Last week, we attended the Northeast Utilities Land Trust’s Incorporation Reception at the King’s Island Wildlife Management Area in Enfield. The location of the reception was across the Connecticut River from King’s Island, one of the four parcels of land that NU is donating into the newly-formed Northeast Utilities Land Trust.
This land trust is the nation’s first non-profit conservation land trust owned and operated by a regulated utility. The land that NU donates into the trust, like King’s Island, will be open for public use. To encourage public use of the lands, NU created a highly interactive website detailing not only the land in the trust, but also other land NU owns in the area that is open for public use.
Along with the 188 acres at King’s Island in Enfield, NU is also donating 723 acres at Skiff Mountain in Sharon; 57 acres at Hanover Road in Newtown; and 13 acres at Barlett Cove in Quaker Hill. These parcels have a high value for public recreation and natural resource conservation and preservation, serving as important habitat for species like the bald eagle.
About 40-50 people attended last week’s event, including NU employees and conservation leaders in the non-profit and government sectors. David McHale, NU executive vice president and chief administrative officer, introduced the land trust and the event speakers as the master of ceremonies. Thomas May, NU president and chief executive officer, discussed the significance of the properties in the land trust. CT Attorney General George Jepsen noted the importance of protecting the quality of life in our state, through efforts like this conservation land trust, to ensure we remain competitive in the national economy. Lastly, DEEP Commissioner Daniel Esty emphasized the importance of partnerships to ensure lands are preserved.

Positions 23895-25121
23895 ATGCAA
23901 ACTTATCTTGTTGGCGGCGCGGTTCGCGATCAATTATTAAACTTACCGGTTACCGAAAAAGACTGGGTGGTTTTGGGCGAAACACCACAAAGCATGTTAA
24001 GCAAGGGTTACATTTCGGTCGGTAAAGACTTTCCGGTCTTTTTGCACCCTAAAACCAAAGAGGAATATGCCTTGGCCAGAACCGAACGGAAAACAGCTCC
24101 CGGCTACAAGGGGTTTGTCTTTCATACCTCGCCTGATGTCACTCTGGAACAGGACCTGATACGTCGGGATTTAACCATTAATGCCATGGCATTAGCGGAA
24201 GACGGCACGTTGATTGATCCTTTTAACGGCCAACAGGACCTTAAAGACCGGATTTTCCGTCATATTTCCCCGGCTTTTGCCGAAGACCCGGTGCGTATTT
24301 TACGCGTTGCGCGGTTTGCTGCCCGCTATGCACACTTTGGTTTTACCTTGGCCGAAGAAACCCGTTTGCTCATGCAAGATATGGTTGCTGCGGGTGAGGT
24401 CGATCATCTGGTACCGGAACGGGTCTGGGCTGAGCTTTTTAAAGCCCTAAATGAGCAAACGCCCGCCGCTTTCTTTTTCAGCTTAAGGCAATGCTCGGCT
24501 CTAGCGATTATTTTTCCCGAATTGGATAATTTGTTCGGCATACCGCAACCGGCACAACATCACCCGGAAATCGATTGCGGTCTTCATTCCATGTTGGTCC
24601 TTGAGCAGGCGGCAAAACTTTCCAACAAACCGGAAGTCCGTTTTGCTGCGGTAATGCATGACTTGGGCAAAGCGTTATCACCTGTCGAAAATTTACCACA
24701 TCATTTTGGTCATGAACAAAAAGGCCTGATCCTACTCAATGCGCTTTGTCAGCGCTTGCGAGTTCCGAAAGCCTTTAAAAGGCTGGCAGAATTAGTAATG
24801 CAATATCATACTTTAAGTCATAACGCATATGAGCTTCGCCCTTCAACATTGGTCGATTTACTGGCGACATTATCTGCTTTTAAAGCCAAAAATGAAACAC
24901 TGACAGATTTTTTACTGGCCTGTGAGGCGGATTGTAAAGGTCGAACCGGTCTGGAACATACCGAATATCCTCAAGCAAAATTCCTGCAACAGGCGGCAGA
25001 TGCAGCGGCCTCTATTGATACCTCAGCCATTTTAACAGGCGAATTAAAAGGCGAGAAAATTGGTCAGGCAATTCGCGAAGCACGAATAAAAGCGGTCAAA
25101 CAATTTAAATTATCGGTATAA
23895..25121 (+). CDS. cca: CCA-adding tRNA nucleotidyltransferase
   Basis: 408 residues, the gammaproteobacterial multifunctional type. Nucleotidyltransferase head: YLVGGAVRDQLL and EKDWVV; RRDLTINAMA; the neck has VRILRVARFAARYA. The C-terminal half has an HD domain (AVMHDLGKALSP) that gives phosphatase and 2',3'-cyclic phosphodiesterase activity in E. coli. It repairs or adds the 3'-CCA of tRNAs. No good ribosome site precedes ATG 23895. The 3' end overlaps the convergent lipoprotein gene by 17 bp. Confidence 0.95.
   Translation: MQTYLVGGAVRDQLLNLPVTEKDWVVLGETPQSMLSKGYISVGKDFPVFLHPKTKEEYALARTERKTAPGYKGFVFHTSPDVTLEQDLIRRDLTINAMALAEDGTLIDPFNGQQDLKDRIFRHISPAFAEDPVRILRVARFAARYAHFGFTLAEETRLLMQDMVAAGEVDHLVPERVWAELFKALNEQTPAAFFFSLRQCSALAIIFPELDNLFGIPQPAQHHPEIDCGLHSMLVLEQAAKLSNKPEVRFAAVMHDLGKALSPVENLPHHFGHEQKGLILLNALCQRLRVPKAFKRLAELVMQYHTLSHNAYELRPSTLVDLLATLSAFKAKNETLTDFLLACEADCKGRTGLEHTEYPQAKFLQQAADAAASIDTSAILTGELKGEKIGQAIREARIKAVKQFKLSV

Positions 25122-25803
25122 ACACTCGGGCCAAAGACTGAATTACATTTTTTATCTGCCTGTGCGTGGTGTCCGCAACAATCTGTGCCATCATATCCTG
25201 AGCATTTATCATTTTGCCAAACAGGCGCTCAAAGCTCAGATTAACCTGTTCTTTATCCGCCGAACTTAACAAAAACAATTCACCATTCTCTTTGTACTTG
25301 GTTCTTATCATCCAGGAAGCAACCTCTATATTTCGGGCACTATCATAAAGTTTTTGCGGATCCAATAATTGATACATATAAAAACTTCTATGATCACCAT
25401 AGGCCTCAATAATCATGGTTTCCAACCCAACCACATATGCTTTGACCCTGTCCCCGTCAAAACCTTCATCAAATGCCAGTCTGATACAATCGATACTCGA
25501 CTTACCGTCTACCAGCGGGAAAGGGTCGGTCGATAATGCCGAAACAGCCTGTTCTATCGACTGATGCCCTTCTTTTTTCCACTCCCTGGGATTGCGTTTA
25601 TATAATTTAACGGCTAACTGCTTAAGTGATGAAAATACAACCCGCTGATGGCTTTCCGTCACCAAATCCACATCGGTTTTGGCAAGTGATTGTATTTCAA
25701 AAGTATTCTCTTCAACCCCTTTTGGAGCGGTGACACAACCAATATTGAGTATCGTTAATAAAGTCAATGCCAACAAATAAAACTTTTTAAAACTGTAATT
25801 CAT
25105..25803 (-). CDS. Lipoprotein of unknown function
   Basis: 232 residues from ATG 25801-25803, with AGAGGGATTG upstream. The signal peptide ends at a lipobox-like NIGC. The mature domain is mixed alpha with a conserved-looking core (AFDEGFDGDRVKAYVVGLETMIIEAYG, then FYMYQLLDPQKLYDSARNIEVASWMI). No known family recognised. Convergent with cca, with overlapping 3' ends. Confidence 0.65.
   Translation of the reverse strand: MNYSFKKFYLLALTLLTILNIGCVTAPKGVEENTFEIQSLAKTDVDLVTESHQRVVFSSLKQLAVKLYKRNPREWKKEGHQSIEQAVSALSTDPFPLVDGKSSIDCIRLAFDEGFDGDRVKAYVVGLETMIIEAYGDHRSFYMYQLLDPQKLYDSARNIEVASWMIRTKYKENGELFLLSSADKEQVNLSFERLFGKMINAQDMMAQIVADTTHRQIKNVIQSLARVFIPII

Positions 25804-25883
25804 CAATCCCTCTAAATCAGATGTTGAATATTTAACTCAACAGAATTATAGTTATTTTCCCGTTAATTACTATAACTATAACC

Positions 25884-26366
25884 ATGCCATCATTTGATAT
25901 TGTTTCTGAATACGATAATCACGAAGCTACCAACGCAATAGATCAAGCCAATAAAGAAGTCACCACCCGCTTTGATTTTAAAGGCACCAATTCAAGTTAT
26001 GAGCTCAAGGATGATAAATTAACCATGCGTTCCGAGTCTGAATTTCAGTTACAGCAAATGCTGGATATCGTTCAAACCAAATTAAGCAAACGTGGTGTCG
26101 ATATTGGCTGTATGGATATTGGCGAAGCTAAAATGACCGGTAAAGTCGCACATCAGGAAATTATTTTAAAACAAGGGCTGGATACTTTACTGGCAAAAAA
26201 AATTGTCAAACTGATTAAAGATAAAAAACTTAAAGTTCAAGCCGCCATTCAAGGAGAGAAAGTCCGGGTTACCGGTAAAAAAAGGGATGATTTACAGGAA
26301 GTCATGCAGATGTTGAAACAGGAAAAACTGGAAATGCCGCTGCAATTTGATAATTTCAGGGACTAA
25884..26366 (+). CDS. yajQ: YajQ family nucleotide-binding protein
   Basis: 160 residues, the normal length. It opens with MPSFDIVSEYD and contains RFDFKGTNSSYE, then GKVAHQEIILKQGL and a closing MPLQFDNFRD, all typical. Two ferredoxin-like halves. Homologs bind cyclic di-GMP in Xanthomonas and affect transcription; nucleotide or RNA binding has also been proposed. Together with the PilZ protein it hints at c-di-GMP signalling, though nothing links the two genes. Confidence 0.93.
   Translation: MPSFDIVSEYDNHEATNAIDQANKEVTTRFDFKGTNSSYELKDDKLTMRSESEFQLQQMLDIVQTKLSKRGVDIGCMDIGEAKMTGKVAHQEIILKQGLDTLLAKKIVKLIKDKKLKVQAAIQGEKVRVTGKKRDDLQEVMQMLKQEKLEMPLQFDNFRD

Earlier this year, we intervened in the merger between Northeast Utilities and NSTAR to ensure that the 9,500 acres of valuable open space owned by NU in approximately 90 municipalities would be protected. An agreement was reached between the state and the two utility companies, in which NU agreed to transfer the 1,000 acres of open space mentioned above into a preservation land trust. The agreement also extends the existing Memorandum of Understanding until 2024 concerning the other 8,500 acres of land. This gives the local towns where the land is located or a local land trust the option to buy the land if and when the company wishes to sell.
In 2000, we successfully intervened in the proposed merger of NU and Con Edison. As a result, NU and the Connecticut Department of Environmental Protection entered into a Memorandum of Understanding (MOU) to protect the landholdings. Nearly 375 parcels of land were identified as having high value for public recreation or natural resource conservation or preservation and were placed on a Conservation List as part of the MOU.
This is a great opportunity to protect and preserve ecologically important lands throughout the state. We are excited to continue working with NU staff to ensure these conservation lands are protected in perpetuity.
Posted by Lauren Savidge, legal fellow for CFE/Save the Sound